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David Gomes de Mesquita works as a goldsmith.

Photograph | Digitized | Photograph Number: 98158

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    David Gomes de Mesquita works as a goldsmith.
    David Gomes de Mesquita works as a goldsmith.  

He was deported to Auschwitz, where he perished on January 31, 1944.


    David Gomes de Mesquita works as a goldsmith.

    He was deported to Auschwitz, where he perished on January 31, 1944.
    Circa 1940 - 1940
    Amsterdam, [North Holland] The Netherlands
    Photo Credit
    United States Holocaust Memorial Museum, courtesy of Betty van Essen

    Rights & Restrictions

    Photo Source
    United States Holocaust Memorial Museum
    Copyright: United States Holocaust Memorial Museum
    Provenance: Betty van Essen

    Keywords & Subjects

    Administrative Notes

    Betty Van Essen (born Betty Kok) is the daughter of Marcus (Max) Kok (b. Feb. 7, 1885) and Julie Vleeshouwer Kok (b. July 17, 1886). Betty was born on Yom Kippur, October 8, 1924 in Amsterdam where her father was a textile salesman. She had two older brothers: Samuel (Samu) Kok (b. Dec. 26, 1918- died Mauthausen, Jan. 22, 1943) and Jacques (b. Jan. 12, 1920- died Aug. 26, 1941). They lived in a house on Nieuwe Keizergracht 24. In order to help support the family, when Betty was just 14 years old, she went to work in an elegant department store in Amsterdam "Metz and Company, Liberty." Betty's brother Samuel went to high school, and Jacques apprenticed to a baker.

    In May 1940, Germany invaded Holland. For the first half year, life remained relatively unchanged. However, in February 1941 on a Shabbat afternoon the bridges over the canals in Amsterdam were shut down and people became trapped. A week later while Jacques was in the Jewish quarter, he was arrested in a raid in the Weesperstraat. He was put into a prison in Amsterdam and from there sent to the concentration camp of Schoorl in northern Holland. A few weeks later Betty received a phone call to return home from the store. The family had received a missive from Jacques on a scrap of paper written in Dutch from Mauthausen sending kisses and saying he was fine. In July another postcard arrived as well, but in August, the chief Rabbi of Amsterdam, Mr. Sarlui appeared at their door bringing the news that Jacques had been killed. He was twenty years old.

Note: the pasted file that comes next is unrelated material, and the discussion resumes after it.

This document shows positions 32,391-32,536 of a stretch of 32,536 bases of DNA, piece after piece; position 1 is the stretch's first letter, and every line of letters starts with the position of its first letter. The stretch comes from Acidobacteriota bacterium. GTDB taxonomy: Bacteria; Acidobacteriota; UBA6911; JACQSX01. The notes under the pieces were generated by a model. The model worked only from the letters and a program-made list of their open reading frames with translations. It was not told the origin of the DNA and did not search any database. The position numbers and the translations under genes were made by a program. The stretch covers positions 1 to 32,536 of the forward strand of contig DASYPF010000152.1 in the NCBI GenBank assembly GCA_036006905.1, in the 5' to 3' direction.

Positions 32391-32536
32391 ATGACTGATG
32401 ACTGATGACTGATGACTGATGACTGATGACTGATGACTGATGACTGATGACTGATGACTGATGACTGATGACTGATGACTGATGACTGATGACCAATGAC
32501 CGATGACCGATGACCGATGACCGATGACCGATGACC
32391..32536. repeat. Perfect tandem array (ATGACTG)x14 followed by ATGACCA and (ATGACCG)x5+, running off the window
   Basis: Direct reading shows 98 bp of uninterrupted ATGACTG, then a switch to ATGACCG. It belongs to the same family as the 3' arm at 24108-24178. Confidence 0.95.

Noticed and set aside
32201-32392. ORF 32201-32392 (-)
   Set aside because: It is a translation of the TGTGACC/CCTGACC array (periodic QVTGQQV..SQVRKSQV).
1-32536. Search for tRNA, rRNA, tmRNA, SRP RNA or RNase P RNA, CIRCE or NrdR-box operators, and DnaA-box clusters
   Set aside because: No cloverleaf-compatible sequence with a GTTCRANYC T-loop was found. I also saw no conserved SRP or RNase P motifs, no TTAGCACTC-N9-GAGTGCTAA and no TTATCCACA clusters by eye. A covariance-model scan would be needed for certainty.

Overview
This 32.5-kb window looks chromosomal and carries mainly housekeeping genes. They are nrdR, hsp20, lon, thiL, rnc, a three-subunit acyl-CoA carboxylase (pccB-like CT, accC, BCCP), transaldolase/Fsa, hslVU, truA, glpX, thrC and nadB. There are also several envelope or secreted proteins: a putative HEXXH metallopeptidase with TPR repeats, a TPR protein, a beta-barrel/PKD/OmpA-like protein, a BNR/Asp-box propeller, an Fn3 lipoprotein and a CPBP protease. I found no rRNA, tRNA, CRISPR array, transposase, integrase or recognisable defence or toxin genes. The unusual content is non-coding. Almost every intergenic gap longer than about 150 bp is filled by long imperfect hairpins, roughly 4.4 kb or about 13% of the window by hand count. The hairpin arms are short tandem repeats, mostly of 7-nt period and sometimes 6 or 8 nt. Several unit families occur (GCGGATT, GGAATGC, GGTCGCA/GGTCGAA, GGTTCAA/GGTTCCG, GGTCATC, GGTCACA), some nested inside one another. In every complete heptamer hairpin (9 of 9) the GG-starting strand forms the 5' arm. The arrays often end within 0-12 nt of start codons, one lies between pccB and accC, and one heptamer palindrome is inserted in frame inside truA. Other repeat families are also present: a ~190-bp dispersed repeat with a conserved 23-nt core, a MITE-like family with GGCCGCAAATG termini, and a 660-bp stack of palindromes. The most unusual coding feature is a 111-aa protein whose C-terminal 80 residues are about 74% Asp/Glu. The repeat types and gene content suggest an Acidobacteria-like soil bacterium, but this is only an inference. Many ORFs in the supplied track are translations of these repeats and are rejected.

Some ten months later, Betty went into hiding with the help of Gomes de Mesquito, who was in the underground. She walked with him along the Amstel and to the home of her Aunt Theresa, her mother's young sister. From there she was picked up by Piet Mirke who took her to his house. He sheltered her for month and then brought her to another family where she was given a false ID card with the name of Gerritje Cornelia Nieuwenhuiss. Betty stayed there briefly, and at the age of 18 was taken to the residence of Piet and Griet Heymanns in Bussum. Griet was not too happy with the situation, but since Piet had promised to get Betty through the war at any cost, she accepted the situation. Piet found all kinds of work for her. In 1944 during the winter of hunger, they rode 100 miles each month to the eastern part of Holland in order to find food. They bartered towels and sheets in exchange. They rode on bicycles without any inner tubes.

    It became obvious that it would be safer for Betty to get a job on a farm so she eventually moved in with Barta and Karst Timjes. She stayed with then for the five months. At first they did not know she was Jewish, but when she told them they said that they liked her even more. She remained there until liberation when she received a postcard from "Uncle Piet" who told her she was Jewish and had to return to Amsterdam. In fact, he arrived the next day to retrieve her. At first she lived in Haarlem and then went to work in a children's home run by Ezrat Hayeled (children's aid) where she also met her future husband. Betty immigrated with him to Israel in 1950 and lived on Kibbutz Lavie. Three years later they returned to Holland, and in 1965 Betty returned for good. She has four children and three grandchildren.

    None of Betty's immediate family survived. Samuel was registered in the Royal Air Force according to a letter that he sent to their cousin, and Betty feels he was betrayed. Marcus and Julie Kok perished in Auschwitz.
    Record last modified:
    2020-06-18 00:00:00
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